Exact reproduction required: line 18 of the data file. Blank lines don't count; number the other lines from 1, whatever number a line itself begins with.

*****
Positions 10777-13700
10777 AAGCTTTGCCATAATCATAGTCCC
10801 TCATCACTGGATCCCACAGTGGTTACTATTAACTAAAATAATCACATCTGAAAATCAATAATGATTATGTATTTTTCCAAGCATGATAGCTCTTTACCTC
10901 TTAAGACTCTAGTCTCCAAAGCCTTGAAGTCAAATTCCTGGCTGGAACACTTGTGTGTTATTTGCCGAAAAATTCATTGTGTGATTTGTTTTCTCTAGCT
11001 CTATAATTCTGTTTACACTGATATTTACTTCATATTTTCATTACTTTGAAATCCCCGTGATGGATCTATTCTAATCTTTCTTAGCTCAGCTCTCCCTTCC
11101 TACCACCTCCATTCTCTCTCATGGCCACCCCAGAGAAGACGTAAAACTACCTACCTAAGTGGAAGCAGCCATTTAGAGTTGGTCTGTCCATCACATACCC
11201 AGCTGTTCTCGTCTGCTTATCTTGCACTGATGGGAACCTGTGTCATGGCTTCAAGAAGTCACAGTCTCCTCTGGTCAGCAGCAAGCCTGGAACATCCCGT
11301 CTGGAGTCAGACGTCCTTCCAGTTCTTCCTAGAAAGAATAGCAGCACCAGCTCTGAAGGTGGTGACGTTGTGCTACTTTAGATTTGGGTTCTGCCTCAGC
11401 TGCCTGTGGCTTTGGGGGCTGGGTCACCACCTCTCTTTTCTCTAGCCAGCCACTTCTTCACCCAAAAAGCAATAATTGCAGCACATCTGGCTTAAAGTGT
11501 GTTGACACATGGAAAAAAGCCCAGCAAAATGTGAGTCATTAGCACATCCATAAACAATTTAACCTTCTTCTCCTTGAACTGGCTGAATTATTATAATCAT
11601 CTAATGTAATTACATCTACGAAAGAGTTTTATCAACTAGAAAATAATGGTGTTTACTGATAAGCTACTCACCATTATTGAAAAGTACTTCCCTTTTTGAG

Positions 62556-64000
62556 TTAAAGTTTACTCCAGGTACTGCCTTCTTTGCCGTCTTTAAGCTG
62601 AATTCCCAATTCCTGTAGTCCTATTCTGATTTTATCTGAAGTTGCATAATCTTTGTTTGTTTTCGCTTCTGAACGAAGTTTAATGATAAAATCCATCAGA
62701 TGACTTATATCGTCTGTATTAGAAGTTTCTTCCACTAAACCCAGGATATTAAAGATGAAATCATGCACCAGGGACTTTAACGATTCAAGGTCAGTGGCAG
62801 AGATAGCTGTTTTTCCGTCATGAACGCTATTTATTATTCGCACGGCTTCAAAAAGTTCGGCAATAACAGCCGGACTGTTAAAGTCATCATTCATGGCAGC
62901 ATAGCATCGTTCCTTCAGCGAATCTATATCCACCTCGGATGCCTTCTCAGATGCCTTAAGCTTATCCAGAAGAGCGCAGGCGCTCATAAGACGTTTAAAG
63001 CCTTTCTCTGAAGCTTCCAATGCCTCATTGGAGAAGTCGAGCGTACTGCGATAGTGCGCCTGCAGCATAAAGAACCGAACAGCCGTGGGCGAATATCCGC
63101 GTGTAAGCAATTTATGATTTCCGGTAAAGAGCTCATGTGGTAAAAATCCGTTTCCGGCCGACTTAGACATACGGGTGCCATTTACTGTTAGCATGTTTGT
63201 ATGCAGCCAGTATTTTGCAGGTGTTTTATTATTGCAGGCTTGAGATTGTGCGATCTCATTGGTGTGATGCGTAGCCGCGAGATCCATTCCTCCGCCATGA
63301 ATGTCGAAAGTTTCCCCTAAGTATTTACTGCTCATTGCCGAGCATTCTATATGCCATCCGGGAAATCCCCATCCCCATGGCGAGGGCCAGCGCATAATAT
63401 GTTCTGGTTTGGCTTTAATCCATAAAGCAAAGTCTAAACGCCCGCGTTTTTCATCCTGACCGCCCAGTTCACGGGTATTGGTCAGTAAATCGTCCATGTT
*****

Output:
63001 CCTTTCTCTGAAGCTTCCAATGCCTCATTGGAGAAGTCGAGCGTACTGCGATAGTGCGCCTGCAGCATAAAGAACCGAACAGCCGTGGGCGAATATCCGC